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Aquinas Against the Averroists

On There Being Only One Intellect

by Ralph McInerny

The introduction places the work historically and sketches the controversy to which it was a contribution. Part 2 includes the Latin Leonine text and McInerny's translation. Part 3 analyzes the basic arguments of Thomas's work and provides a series of interpretive essays meant to make Thomas accessible to today's readers.

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Aquinas and Analogy

Ralph McInerny

The basic distinctions McInerny introduces, his criticism of the central piece in the literature, Cajetan's De nominum analogia, the applications he makes to problems such as that of the nature of metaphysics or of logic, his knowledge of contemporary debates on related topics, combine to make his contribution unique

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Aquinas and Sartre

On Freedom, Personal Identity, and the Possibility of Happiness

Stephen Wang

Thomas Aquinas and Jean-Paul Sartre are usually identified with completely different philosophical traditions: intellectualism and voluntarism. In this original study, Stephen Wang shows, instead, that there are some profound similarities in their understanding of freedom and human identity.

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Aquinas, Ethics, and Philosophy of Religion

Metaphysics and Practice

Thomas Hibbs

In Aquinas, Ethics, and Philosophy of Religion, Thomas Hibbs recovers the notion of practice to develop a more descriptive account of human action and knowing, grounded in the venerable vocabulary of virtue and vice. Drawing on Aquinas, who believed that all good works originate from virtue, Hibbs postulates how epistemology, ethics, metaphysics, and theology combine into a set of contemporary philosophical practices that remain open to metaphysics. Hibbs brings Aquinas into conversation with analytic and Continental philosophy and suggests how a more nuanced appreciation of his thought enriches contemporary debates. This book offers readers a new appreciation of Aquinas and articulates a metaphysics integrally related to ethical practice.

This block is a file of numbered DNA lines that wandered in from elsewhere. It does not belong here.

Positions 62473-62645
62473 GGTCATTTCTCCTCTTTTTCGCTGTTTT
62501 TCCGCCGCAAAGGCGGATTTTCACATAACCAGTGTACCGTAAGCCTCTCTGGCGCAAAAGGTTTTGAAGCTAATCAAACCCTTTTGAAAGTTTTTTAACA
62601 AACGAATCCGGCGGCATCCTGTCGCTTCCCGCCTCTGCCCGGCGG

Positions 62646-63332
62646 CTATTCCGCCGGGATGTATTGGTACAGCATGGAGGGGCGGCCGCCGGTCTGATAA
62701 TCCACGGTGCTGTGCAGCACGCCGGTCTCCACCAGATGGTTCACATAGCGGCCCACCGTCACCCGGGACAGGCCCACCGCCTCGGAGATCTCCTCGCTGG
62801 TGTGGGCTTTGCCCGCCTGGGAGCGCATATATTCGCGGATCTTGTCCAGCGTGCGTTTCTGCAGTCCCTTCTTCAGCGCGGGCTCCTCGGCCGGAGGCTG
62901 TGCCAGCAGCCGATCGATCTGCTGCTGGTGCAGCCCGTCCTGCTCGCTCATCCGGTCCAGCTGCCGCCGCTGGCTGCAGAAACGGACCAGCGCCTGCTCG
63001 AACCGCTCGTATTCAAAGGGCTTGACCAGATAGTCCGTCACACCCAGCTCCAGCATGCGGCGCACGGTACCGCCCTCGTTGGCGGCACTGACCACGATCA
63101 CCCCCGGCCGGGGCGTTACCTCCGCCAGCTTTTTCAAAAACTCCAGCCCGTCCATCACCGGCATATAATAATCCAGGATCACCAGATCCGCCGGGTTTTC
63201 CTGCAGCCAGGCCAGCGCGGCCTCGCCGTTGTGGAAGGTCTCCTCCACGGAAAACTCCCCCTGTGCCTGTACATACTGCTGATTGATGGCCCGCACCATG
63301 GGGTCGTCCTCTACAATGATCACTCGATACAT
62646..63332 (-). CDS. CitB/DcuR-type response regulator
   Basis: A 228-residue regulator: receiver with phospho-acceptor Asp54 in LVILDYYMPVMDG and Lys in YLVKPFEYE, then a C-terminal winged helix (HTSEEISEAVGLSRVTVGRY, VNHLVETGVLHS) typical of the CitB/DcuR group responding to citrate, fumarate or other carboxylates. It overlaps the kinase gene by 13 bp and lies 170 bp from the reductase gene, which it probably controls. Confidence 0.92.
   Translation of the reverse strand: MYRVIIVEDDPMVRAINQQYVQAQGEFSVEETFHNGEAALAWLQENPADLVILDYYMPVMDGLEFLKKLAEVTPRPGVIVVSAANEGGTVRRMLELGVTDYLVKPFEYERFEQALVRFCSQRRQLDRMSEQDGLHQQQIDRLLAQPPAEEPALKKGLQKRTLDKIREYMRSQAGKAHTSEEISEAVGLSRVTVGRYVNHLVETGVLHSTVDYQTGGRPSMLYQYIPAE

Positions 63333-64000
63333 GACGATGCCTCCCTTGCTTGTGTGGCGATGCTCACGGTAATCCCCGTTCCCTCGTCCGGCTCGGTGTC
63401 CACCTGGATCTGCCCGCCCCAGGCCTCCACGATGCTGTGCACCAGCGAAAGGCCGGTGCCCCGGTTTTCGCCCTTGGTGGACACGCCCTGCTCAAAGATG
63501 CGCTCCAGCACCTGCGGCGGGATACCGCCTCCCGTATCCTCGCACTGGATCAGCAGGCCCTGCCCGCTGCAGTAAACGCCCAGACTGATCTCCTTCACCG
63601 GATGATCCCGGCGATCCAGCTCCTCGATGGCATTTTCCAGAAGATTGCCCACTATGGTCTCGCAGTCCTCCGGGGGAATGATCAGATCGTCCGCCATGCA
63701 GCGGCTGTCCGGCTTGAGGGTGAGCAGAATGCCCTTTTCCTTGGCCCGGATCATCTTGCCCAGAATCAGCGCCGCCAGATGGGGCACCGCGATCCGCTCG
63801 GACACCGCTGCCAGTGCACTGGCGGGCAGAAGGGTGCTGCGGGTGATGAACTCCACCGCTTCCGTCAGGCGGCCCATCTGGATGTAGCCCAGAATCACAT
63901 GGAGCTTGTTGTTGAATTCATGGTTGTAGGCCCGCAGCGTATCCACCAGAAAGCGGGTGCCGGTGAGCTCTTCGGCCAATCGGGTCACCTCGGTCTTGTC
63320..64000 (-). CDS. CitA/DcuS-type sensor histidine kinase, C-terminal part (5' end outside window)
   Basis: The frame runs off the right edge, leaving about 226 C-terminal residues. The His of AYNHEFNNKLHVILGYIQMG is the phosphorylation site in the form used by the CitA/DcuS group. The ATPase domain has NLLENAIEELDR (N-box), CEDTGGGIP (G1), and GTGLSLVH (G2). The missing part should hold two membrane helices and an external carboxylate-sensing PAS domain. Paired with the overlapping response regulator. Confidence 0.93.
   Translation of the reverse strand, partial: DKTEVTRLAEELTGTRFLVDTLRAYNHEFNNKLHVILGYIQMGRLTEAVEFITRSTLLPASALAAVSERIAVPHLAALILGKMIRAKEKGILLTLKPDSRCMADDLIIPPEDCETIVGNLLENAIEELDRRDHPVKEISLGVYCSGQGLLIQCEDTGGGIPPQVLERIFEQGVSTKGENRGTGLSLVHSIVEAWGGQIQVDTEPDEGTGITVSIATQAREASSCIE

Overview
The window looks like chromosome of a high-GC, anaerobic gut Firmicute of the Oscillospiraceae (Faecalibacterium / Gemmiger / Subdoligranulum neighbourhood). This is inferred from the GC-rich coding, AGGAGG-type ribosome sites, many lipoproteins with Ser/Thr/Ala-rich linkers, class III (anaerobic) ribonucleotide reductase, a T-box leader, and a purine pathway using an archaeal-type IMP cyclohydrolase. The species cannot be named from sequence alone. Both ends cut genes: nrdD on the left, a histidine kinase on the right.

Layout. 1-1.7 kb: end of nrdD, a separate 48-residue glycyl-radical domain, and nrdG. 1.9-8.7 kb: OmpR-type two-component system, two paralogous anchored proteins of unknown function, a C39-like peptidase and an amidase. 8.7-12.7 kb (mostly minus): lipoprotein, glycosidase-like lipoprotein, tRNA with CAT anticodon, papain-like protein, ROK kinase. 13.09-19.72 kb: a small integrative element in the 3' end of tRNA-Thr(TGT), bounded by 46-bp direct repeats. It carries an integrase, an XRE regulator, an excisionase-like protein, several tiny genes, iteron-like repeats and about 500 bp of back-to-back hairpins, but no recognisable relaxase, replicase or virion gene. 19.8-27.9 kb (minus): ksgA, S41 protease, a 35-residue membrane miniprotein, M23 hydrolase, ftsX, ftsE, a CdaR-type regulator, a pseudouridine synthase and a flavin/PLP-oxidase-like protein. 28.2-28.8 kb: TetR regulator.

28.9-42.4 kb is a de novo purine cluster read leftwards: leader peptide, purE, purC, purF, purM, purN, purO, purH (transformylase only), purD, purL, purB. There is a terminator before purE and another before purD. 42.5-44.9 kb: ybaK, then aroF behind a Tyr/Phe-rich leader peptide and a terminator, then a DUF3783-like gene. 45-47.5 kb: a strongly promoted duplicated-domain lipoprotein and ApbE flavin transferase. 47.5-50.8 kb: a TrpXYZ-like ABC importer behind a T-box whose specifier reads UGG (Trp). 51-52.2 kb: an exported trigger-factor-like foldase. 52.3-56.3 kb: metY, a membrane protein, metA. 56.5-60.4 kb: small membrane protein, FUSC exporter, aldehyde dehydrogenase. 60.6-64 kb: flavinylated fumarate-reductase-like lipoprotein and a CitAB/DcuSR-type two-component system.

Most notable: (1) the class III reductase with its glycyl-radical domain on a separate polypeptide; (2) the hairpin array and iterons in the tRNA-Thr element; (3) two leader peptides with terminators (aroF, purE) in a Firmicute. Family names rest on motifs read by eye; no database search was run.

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Aquinas on Being and Essence

A Translation and Interpretation

Joseph Bobik

In Aquinas on Being and Essence: A Translation and Interpretation, Joseph Bobik interprets the doctrines put forth by St. Thomas Aquinas in his treatise On Being and Essence. He foregrounds the meaning of the important distinction between first and second intentions, the differing uses of the term “matter,” and the Thomistic conception of metaphysics.

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Aquinas on Matter and Form and the Elements

A Translation and Interpretation of the De Principiis Naturae and the De Mixtione Elementorum of St. Thomas Aquinas

Joseph Bobik

Joseph Bobik offers a translation of Aquinas’s De Principiis Naturae (circa 1252) and De Mixtione Elementorum (1273) accompanied by a continuous commentary, followed by two essays: “Elements in the Composition of Physical Substances” and “The Elements in Aquinas and the Elements Today.” The Principles of Nature introduces the reader to the basic Aristotelian principles such as matter and form, the four causes so fundamental to Aquinas’s philosophy. On Mixture of the Elements examines the question of how the four elements (earth, air, fire, and water) remain within the physical things composed from them.